Harvard University

my biased view
My (Biased) View
  • There are 5 stages of power law research.
    • Observe: Gather data to demonstrate power law behavior in a system.
    • Interpret: Explain the importance of this observation in the system context.
    • Model: Propose an underlying model for the observed behavior of the system.
    • Validate: Find data to validate (and if necessary specialize or modify) the model.
    • Control: Design ways to control and modify the underlying behavior of the system based on the model.
my biased view44
My (Biased) View
  • In networks, we have spent a lot of time observing and interpreting power laws.
  • We are currently in the modeling stage.
    • Many, many possible models.
    • I’ll talk about some of my favorites later on.
  • We need to now put much more focus on validation and control.
    • And these are specific areas where computer science has much to contribute!
validation the current stage
Validation: The Current Stage
  • We now have so many models.
  • It may be important to know the right model, to extrapolate and control future behavior.
  • Given a proposed underlying model, we need tools to help us validate it.
  • We appear to be entering the validation stage of research…. BUT the first steps have focused on invalidation rather than validation.
examples invalidation
Examples : Invalidation
  • Lakhina, Byers, Crovella, Xie
    • Show that observed power-law of Internet topology might be because of biases in traceroute sampling.
  • Chen, Chang, Govindan, Jamin, Shenker, Willinger
    • Show that Internet topology has characteristics that do not match preferential-attachment graphs.
    • Suggest an alternative mechanism.
      • But does this alternative match all characteristics, or are we still missing some?
my biased view47
My (Biased) View
  • Invalidation is an important part of the process! BUT it is inherently different than validating a model.
  • Validating seems much harder.
  • Indeed, it is arguable what constitutes a validation.
  • Question: what should it mean to say “This model is consistent with observed data.”
to control
To Control
  • In many systems, intervention can impact the outcome.
    • Maybe not for earthquakes, but for computer networks!
    • Typical setting: individual agents acting in their own best interest, giving a global power law. Agents can be given incentives to change behavior.
  • General problem: given a good model, determine how to change system behavior to optimize a global performance function.
    • Distributed algorithmic mechanism design.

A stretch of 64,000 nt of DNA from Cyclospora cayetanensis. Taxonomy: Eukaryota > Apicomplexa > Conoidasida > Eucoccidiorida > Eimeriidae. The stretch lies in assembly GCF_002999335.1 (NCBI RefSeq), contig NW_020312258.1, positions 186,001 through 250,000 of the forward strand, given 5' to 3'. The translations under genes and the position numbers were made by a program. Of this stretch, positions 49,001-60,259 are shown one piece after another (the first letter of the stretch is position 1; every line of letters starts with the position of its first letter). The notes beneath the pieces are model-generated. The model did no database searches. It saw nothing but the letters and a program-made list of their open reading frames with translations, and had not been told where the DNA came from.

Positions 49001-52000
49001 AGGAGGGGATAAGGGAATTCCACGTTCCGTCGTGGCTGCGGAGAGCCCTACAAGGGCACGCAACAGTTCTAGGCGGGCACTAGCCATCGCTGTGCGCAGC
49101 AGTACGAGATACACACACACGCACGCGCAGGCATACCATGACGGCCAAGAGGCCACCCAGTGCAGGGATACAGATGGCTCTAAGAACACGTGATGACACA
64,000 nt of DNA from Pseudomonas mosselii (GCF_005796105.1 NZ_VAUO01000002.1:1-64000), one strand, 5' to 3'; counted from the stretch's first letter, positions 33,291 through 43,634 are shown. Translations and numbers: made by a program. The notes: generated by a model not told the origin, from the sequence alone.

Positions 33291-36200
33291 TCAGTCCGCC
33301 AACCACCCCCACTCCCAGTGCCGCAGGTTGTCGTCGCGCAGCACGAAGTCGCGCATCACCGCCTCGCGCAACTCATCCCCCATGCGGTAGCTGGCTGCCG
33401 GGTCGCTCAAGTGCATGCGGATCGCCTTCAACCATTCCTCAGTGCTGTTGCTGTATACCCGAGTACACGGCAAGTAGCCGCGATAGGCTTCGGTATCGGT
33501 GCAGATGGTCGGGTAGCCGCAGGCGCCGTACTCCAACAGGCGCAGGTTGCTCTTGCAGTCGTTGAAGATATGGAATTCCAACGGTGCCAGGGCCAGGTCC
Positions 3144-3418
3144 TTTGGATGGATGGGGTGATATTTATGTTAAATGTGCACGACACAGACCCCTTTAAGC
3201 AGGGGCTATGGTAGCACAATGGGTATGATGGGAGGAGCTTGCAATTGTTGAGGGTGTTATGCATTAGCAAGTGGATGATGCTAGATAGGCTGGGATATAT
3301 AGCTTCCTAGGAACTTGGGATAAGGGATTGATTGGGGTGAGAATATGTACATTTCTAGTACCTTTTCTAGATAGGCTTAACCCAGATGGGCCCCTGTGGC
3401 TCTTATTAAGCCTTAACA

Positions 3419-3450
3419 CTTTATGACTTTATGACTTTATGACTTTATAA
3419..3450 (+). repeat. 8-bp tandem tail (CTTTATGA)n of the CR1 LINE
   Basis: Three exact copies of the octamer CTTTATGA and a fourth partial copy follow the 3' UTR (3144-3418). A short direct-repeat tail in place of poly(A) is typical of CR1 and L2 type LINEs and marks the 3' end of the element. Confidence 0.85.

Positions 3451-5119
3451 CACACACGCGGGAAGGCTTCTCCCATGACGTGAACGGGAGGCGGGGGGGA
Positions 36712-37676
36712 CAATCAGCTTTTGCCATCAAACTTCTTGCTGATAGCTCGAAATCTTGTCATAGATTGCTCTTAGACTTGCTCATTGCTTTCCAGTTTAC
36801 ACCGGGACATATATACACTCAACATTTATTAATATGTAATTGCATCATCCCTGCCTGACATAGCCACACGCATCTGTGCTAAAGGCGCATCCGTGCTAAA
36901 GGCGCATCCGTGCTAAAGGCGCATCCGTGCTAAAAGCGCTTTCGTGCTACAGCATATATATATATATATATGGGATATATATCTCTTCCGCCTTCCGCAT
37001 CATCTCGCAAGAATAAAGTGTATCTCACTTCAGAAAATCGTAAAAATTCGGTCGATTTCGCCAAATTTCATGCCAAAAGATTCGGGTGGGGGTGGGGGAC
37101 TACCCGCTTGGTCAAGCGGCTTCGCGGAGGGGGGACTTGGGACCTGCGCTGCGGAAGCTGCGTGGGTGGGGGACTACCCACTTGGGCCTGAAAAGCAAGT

• Mix of economics/game theory and computer science.
possible control approaches
Possible Control Approaches
  • Adding constraints: local or global
    • Example: total space in a file system.
    • Example: preferential attachment but links limited by an underlying metric.
  • Add incentives or costs
    • Example: charges for exceeding soft disk quotas.
    • Example: payments for certain AS level connections.
  • Limiting information
    • Impact decisions by not letting everyone have true view of the system.
conclusion my biased view
Conclusion : My (Biased) View
  • There are 5 stages of power law research.
    • Observe: Gather data to demonstrate power law behavior in a system.
    • Interpret: Explain the import of this observation in the system context.
    • Model: Propose an underlying model for the observed behavior of the system.
    • Validate: Find data to validate (and if necessary specialize or modify) the model.
    • Control: Design ways to control and modify the underlying behavior of the system based on the model.
  • We need to focus on validation and control.
    • Lots of open research problems.
a chance for collaboration
A Chance for Collaboration
  • The observe/interpret stages of research are dominated by systems; modeling dominated by theory.
    • And need new insights, from statistics, control theory, economics!!!
  • Validation and control require a strong theoretical foundation.
    • Need universal ideas and methods that span different types of systems.
    • Need understanding of underlying mathematical models.
  • But also a large systems buy-in.
    • Getting/analyzing/understanding data.
    • Find avenues for real impact.
  • Good area for future systems/theory/others collaboration and interaction.